Fun: This is a very subjective point. The game is not easy, and can be very frustrating at times. Honestly, I find hardcore games pretty fun – I enjoyed playing my game, even if trying the fifth level for one-hundred times got frustrating quickly.
Theme: My interpretation of the theme is not very original, but I think the 10-seconds constraint that resets works well here.
Graphics: I’m not an artist, and it really shows. The sprites are of poor quality. I tried to redeem myself by creating variations of tiles that appear randomly and maintaining a simple flat look for the game.
Audio: Sfxr is a godsend. I love retro sound effects, and they work well here, I think. Music, on the other hand, is not catchy or memorable, and it’s just a simple loop. It was my first time ever producing music. Here I tried to redeem myself by adding a no-sound and a no-music option to the main menu.
Mood: I tried to create a simple story/world around the game. Basically, you’re working for this company, 10corp, in a futuristic (I guess) setting where getting a job is very hard. In order to survive, you have to work for this company, even if they terminate slow workers to maximize their profits. I used in-game messages (broadcasts from 10corp) to give the feeling of the player being observed and judged during its tasks.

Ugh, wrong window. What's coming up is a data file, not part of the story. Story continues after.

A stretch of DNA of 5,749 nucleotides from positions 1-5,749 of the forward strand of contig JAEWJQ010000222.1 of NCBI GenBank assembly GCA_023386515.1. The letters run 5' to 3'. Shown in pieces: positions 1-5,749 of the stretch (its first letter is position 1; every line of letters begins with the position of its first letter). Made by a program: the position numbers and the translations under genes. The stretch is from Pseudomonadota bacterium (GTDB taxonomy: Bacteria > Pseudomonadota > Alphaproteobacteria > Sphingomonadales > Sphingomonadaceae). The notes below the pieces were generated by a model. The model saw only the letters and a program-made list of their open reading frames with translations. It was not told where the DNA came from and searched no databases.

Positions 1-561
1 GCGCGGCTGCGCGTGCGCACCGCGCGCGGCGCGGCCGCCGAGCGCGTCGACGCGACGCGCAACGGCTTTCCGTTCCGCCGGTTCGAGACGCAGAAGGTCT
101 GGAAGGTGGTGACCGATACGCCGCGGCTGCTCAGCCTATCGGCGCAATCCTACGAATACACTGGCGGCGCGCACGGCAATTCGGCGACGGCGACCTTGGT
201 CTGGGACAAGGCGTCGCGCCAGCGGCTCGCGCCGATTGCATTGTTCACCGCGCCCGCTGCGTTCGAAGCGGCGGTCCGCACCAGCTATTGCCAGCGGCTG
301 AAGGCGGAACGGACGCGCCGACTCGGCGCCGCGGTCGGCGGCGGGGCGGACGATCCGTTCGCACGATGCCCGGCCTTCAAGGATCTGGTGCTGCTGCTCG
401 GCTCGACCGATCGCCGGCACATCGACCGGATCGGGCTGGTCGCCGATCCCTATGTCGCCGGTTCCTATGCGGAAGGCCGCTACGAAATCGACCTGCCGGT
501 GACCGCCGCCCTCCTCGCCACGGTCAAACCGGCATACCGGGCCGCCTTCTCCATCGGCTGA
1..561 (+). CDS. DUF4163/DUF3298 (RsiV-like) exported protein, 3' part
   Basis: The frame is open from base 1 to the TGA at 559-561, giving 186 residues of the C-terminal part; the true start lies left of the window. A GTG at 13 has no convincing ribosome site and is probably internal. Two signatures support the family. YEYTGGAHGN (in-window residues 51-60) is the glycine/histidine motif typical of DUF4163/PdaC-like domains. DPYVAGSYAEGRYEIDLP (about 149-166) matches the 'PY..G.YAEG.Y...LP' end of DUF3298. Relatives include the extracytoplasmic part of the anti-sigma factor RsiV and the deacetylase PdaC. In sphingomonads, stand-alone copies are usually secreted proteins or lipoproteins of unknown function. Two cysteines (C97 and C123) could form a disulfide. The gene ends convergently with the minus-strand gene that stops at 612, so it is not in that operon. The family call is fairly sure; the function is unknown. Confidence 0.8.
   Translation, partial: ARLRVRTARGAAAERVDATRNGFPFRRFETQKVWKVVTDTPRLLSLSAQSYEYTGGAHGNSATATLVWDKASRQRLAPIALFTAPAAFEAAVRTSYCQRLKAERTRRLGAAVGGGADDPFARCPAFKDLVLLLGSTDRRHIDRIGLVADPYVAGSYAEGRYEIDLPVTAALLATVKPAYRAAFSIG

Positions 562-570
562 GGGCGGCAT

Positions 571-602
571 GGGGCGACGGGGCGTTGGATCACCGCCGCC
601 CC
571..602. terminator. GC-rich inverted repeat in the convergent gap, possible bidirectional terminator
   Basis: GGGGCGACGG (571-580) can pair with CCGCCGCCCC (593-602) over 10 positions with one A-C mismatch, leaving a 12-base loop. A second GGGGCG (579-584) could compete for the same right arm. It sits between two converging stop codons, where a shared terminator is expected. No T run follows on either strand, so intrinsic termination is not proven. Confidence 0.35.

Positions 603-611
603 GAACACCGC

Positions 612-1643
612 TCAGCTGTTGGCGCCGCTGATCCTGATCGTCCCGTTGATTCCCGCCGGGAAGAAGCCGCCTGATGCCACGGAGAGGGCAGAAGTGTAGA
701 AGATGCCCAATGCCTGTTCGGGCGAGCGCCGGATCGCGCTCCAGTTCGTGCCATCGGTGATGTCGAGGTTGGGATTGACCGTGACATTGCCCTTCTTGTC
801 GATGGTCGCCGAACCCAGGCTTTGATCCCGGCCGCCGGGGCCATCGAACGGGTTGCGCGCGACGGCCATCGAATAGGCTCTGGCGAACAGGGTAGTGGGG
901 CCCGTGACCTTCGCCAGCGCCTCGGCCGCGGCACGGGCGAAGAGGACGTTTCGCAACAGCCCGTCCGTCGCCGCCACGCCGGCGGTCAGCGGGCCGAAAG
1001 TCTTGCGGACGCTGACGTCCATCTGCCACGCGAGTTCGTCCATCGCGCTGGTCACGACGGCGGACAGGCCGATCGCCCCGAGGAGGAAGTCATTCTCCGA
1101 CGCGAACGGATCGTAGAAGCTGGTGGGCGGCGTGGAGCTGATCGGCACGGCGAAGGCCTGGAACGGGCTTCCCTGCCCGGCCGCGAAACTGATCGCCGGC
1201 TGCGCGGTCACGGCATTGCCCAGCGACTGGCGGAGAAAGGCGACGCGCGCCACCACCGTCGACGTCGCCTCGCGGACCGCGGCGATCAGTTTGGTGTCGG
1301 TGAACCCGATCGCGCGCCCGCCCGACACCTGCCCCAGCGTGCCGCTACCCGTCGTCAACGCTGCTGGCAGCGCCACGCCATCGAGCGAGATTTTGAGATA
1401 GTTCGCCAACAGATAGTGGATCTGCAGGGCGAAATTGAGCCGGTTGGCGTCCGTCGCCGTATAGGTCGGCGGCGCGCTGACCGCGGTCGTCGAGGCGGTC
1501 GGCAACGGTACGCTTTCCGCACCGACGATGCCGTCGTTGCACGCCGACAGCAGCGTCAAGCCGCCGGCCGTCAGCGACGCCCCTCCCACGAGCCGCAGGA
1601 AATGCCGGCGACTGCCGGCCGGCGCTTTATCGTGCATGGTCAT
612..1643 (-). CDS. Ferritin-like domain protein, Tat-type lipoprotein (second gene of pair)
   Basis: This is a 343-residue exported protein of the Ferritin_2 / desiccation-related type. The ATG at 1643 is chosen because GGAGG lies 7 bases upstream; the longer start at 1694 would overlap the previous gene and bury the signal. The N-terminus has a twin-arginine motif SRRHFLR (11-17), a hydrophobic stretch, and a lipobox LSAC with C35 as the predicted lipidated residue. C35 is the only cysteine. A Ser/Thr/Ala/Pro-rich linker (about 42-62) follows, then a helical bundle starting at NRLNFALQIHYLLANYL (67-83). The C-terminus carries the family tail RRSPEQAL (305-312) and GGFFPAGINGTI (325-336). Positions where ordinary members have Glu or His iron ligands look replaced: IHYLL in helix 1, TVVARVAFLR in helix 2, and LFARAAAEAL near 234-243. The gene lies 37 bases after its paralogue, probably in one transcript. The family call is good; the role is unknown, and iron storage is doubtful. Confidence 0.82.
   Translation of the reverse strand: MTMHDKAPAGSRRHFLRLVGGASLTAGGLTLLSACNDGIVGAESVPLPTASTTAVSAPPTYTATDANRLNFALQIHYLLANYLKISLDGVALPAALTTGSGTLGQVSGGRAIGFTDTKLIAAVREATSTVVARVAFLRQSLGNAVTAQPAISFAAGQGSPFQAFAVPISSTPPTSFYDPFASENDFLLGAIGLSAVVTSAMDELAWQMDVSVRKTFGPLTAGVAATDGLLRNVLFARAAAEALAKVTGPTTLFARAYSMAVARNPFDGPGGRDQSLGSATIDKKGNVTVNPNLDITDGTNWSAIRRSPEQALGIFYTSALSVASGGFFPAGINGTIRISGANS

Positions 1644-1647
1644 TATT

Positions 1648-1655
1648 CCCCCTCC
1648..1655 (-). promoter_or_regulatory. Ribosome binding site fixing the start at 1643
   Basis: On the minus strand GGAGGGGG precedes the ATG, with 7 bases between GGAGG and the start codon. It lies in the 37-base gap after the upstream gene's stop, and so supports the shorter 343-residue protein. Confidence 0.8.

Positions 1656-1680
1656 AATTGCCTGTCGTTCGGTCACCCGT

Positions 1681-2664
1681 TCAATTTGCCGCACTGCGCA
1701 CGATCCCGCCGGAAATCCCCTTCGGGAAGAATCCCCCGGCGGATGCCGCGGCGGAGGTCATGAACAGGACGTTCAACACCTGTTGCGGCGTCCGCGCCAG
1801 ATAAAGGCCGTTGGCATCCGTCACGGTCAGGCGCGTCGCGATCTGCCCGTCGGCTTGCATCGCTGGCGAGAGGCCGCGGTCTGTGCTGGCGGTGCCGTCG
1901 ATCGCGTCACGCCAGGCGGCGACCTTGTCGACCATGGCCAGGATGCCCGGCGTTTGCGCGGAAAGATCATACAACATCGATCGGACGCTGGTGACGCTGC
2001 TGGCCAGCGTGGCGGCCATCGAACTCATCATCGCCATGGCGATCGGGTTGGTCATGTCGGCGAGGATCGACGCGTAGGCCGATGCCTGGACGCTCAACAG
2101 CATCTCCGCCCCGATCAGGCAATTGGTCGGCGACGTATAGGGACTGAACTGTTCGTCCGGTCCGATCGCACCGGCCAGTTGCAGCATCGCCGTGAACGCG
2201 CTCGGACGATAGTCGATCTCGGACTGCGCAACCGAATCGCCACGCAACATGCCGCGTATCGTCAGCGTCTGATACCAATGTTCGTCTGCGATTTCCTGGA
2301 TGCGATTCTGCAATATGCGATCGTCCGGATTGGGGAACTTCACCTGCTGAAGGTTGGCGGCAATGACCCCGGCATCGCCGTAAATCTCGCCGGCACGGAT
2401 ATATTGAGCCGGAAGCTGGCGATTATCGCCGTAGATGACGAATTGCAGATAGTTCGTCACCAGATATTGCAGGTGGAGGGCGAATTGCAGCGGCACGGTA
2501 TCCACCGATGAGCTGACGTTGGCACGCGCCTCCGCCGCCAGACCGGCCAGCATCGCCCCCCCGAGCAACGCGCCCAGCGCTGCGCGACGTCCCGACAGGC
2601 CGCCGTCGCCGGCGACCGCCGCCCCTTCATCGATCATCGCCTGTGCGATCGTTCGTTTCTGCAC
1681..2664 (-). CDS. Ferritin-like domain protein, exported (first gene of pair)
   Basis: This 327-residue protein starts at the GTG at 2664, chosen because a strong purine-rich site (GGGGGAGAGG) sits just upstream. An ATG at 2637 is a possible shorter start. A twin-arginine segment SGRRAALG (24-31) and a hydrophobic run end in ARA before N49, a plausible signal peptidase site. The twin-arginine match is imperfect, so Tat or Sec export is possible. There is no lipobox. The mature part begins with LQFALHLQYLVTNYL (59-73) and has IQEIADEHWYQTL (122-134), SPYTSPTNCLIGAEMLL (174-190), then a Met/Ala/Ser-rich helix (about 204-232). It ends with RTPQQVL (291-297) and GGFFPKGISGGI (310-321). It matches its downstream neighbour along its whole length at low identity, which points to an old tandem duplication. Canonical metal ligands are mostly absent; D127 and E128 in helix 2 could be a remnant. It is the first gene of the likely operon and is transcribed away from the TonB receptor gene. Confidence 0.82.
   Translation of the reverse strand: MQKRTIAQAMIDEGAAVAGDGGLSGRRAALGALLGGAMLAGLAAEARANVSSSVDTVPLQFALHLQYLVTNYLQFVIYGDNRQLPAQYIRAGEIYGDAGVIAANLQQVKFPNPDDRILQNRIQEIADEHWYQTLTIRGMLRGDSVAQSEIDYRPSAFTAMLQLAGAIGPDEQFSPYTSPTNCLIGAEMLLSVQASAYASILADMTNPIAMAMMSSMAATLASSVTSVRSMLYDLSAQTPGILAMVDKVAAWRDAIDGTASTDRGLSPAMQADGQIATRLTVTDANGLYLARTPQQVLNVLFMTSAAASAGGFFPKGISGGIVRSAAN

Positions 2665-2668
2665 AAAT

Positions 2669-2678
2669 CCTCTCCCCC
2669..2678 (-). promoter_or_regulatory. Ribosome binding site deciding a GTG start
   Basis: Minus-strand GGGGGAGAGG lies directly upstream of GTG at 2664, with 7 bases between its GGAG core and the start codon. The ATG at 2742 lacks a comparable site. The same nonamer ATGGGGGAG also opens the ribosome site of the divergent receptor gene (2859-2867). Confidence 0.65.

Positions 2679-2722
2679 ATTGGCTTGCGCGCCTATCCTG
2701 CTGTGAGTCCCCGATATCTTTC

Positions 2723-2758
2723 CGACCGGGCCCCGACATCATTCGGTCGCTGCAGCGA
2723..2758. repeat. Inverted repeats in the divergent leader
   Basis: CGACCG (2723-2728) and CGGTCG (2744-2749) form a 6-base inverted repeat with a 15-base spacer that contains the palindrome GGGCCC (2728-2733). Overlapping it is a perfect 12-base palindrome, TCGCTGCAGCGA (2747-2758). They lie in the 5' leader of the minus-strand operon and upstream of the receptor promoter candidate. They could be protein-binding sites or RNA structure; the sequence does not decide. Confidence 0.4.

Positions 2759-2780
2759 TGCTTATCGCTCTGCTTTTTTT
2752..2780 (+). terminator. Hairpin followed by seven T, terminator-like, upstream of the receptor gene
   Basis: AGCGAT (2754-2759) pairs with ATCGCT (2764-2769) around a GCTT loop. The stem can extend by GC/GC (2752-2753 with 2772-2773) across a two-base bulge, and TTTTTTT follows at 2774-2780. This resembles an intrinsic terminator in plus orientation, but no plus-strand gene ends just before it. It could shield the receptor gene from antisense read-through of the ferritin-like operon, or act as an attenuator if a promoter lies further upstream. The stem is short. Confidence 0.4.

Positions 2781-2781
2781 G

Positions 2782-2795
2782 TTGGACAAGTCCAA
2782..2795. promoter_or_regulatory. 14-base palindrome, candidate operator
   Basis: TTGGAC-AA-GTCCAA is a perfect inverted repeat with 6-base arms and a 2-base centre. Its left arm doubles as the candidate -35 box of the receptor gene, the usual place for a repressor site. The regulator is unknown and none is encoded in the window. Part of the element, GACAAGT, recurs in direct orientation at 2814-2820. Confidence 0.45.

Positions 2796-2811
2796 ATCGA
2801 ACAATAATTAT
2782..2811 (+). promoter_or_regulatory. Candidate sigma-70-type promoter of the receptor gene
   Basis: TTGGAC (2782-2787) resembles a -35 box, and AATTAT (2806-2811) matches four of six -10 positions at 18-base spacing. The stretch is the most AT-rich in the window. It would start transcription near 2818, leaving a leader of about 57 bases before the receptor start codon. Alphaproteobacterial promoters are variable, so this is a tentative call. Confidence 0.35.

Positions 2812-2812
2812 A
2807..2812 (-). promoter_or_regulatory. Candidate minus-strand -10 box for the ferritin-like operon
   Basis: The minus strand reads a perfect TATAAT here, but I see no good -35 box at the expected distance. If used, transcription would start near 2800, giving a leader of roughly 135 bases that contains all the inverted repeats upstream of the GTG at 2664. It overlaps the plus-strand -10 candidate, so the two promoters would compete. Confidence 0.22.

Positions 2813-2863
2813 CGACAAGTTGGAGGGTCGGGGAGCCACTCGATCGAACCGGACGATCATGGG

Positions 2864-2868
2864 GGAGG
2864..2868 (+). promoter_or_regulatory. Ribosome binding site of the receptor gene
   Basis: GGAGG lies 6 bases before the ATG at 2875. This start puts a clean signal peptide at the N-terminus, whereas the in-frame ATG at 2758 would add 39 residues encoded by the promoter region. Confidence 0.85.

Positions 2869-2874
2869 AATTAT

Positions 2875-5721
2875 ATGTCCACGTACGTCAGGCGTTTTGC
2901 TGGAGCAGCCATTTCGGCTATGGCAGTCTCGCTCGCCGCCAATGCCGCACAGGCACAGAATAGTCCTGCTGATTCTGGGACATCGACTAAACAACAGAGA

Overall: Overall, I am satisfied with the end result. I’m still not sure if the game is worth improving, but as a less-than-48-hour product, I’m happy with how it came out.
I really hope you enjoyed my entry and this postmortem. Thanks for reading!
Greetings Earth peoples.
For this LD contest we give you ‘Got time for that?- a game that is really three games! Please enjoy this interstellar contribution to your endless entertainment, in our mission to answer that age old query: Will you score?
We certainly hope so.
Tools – Unity, RagePixel, Asset Store UnityGUI skins, Creative Commons music, C#. Source available.
Play on web or desktop. Soon for Android!
Please procure the
diversion game here:
So, I’m finished with my entry: ‘Grig Saves Time’ and I gotta say: I’M FEELING AWESOME!
This has probably been the most fun Ludum Dare I have done, and I feel like I got a lot accomplished. The best news is this: I know I can do it better next time!
That’s right, I dedicated a lot to the development, but the platforming code could have easily been taken from basecode. I’ve done velocity, collision, and keyboard input almost exactly the same in a few other games, and decided I should just put all that into a library and use it as base code for future platforming. The point is, it was not outside my comfort zone, and I spent a lot of time just working out the odds and ends of how I wanted to portray the story. It took the whole weekend, however I did break for dinner and time with my sweetheart last night, and for church today. I slept a total of 14 out of the 48 hours. It’s possible that I make something even more amazing next time.